Thermoelasticity in Organic Semiconductors Determined with Terahertz Spectroscopy and Quantum Quasi-Harmonic Simulations
2020-04-03T11:58:16Z (GMT) by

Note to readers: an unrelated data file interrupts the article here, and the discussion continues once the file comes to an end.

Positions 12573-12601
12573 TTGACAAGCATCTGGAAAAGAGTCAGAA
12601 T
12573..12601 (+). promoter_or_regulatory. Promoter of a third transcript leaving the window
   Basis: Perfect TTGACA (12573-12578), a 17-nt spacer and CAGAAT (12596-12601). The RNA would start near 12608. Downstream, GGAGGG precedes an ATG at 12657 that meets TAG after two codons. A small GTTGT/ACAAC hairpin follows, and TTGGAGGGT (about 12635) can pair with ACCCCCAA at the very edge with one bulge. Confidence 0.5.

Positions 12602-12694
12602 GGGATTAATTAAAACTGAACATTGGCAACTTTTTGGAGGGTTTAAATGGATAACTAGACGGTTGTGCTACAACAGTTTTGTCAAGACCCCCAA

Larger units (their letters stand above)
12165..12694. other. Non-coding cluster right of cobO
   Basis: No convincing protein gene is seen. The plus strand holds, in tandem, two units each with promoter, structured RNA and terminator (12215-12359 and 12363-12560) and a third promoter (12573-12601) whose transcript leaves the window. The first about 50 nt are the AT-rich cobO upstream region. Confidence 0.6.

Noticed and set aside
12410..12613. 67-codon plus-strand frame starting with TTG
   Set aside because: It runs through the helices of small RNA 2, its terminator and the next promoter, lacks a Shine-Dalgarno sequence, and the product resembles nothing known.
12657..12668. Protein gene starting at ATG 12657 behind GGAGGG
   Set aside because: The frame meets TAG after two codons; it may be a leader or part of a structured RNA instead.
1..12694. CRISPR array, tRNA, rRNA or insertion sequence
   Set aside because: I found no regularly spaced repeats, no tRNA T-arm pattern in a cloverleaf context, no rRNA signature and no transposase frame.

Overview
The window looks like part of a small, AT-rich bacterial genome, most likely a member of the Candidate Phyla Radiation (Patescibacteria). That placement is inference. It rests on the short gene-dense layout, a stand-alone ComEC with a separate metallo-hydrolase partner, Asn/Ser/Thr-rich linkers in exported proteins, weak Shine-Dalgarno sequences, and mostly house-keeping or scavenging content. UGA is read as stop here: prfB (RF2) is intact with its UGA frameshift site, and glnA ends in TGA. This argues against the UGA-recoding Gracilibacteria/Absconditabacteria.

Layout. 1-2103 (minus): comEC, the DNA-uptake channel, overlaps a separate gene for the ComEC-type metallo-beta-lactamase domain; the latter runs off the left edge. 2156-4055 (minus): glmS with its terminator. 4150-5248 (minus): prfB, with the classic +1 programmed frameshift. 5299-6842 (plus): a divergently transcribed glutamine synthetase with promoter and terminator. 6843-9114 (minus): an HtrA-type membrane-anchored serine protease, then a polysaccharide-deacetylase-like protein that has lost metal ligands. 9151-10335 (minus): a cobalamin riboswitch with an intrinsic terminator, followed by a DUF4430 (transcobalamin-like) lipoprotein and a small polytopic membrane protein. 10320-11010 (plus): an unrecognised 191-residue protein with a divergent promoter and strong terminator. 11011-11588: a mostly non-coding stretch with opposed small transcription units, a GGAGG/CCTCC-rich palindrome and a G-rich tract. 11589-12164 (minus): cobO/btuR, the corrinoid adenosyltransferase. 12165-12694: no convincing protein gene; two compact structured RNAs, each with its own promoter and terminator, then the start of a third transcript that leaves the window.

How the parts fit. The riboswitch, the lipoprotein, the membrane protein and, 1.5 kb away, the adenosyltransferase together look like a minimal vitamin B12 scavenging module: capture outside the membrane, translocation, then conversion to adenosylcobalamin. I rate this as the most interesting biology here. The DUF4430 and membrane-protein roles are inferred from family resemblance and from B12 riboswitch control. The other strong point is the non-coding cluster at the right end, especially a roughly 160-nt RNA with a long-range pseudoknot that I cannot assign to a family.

The thermomechanical response of organic semiconducting solids is an essential aspect to consider in the design of materials for advanced applications, and in particular, flexible electronics. The non-covalent intermolecular forces that exist in organic solids not only result in a diverse set of mechanical properties, but also a critical dependence of those same properties on temperature. However, studying the thermoelastic response of solids is experimentally challenging, often requiring large single-crystals and sensitive experimental apparatus. An alternative contactless approach involves using low-frequency vibrational spectroscopy to characterize the underlying intermolecular forces, and then combining this information with solid-state density functional theory simulations to retrieve the mechanical response of materials. This methodology leverages recent advances in the quasi-harmonic approximation to predict the temperature evolution of crystalline structures, dynamics, and associated forces, and then utilizes this information to determine the elastic tensor as a function of temperature. Here, this methodology is illustrated for two prototypical organic semiconducting crystals, rubrene and BTBT, and suggests a new alternative means to characterizing the thermoelastic response of organic materials.